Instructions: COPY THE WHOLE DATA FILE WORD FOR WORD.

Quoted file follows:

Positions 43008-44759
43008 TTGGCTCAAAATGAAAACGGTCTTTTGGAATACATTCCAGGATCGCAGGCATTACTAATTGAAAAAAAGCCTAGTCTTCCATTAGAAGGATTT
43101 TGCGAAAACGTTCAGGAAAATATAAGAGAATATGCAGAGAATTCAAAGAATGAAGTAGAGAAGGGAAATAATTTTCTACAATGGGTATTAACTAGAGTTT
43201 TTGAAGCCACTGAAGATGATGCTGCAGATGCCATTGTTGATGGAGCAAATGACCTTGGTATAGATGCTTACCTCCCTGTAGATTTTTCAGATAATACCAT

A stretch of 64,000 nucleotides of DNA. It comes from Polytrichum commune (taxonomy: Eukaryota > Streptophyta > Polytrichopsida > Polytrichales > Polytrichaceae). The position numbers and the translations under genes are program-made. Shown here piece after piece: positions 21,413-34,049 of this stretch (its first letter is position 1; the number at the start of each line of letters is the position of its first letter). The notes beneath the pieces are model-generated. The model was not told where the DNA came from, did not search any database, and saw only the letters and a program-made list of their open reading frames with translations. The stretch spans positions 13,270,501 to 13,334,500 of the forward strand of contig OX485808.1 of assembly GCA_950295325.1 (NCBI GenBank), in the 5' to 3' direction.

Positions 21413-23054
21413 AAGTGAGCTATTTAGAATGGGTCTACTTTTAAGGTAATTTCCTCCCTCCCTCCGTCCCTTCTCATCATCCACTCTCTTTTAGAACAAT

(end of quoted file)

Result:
Positions 43008-44759
43008 TTGGCTCAAAATGAAAACGGTCTTTTGGAATACATTCCAGGATCGCAGGCATTACTAATTGAAAAAAAGCCTAGTCTTCCATTAGAAGGATTT
43101 TGCGAAAACGTTCAGGAAAATATAAGAGAATATGCAGAGAATTCAAAGAATGAAGTAGAGAAGGGAAATAATTTTCTACAATGGGTATTAACTAGAGTTT
43201 TTGAAGCCACTGAAGATGATGCTGCAGATGCCATTGTTGATGGAGCAAATGACCTTGGTATAGATGCTTACCTCCCTGTAGATTTTTCAGATAATACCAT

A stretch of 64,000 nucleotides of DNA. It comes from Polytrichum commune (taxonomy: Eukaryota > Streptophyta > Polytrichopsida > Polytrichales > Polytrichaceae). The position numbers and the translations under genes are program-made. Shown here piece after piece: positions 21,413-34,049 of this stretch (its first letter is position 1; the number at the start of each line of letters is the position of its first letter). The notes beneath the pieces are model-generated. The model was not told where the DNA came from, did not search any database, and saw only the letters and a program-made list of their open reading frames with translations. The stretch spans positions 13,270,501 to 13,334,500 of the forward strand of contig OX485808.1 of assembly GCA_950295325.1 (NCBI GenBank), in the 5' to 3' direction.

Positions 21413-23054
21413 AAGTGAGCTATTTAGAATGGGTCTACTTTTAAGGTAATTTCCTCCCTCCCTCCGTCCCTTCTCATCATCCACTCTCTTTTAGAACAAT